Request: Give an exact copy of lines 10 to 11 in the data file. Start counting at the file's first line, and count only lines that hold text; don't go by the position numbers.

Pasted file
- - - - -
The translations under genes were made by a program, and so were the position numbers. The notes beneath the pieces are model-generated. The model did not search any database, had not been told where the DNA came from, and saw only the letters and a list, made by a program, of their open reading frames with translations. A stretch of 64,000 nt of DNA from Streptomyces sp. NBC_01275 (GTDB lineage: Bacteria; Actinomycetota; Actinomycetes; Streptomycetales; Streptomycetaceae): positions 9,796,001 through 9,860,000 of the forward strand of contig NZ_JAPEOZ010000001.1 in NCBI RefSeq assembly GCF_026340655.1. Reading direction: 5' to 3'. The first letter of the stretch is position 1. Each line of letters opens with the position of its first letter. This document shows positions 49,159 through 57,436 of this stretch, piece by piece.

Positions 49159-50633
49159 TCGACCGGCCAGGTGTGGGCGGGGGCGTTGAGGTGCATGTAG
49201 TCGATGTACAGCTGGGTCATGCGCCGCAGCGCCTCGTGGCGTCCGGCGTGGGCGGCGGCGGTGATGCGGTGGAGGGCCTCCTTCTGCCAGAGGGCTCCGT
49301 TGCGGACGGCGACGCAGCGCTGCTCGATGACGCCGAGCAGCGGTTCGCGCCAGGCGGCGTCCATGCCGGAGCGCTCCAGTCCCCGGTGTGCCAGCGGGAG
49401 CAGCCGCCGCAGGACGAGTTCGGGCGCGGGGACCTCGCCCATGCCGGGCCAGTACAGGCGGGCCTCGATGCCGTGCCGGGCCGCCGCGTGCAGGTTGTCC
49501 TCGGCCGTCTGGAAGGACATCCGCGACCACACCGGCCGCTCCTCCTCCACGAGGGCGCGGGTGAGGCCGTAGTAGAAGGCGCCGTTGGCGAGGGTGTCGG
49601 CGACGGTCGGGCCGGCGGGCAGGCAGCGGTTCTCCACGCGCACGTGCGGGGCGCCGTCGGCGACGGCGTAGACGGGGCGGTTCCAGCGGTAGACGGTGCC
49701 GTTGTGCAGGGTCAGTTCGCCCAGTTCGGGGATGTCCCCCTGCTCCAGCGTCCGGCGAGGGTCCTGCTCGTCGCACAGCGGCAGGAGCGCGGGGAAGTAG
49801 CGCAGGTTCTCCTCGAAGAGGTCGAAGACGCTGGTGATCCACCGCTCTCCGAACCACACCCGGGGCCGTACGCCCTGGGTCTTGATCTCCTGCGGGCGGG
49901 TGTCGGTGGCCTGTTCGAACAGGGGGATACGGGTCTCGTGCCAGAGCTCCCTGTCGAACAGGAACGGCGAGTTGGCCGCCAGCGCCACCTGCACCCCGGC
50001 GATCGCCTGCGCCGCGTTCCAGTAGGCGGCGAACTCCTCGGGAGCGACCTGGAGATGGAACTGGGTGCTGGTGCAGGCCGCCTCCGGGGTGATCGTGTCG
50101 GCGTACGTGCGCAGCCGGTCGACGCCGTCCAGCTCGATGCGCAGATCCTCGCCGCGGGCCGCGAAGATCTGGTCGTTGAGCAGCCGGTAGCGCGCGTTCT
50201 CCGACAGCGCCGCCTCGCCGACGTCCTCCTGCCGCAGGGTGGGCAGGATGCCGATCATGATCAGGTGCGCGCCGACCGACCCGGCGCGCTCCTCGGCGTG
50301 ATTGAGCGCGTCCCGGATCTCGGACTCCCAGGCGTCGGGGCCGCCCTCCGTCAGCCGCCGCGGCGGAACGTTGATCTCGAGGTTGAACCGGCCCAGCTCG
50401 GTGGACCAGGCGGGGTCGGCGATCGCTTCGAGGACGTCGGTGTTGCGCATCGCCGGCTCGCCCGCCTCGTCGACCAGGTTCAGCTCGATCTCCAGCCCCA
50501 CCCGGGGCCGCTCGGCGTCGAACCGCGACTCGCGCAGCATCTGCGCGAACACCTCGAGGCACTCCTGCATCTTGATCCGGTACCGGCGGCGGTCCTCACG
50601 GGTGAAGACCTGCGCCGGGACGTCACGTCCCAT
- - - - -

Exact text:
49801 CGCAGGTTCTCCTCGAAGAGGTCGAAGACGCTGGTGATCCACCGCTCTCCGAACCACACCCGGGGCCGTACGCCCTGGGTCTTGATCTCCTGCGGGCGGG
49901 TGTCGGTGGCCTGTTCGAACAGGGGGATACGGGTCTCGTGCCAGAGCTCCCTGTCGAACAGGAACGGCGAGTTGGCCGCCAGCGCCACCTGCACCCCGGC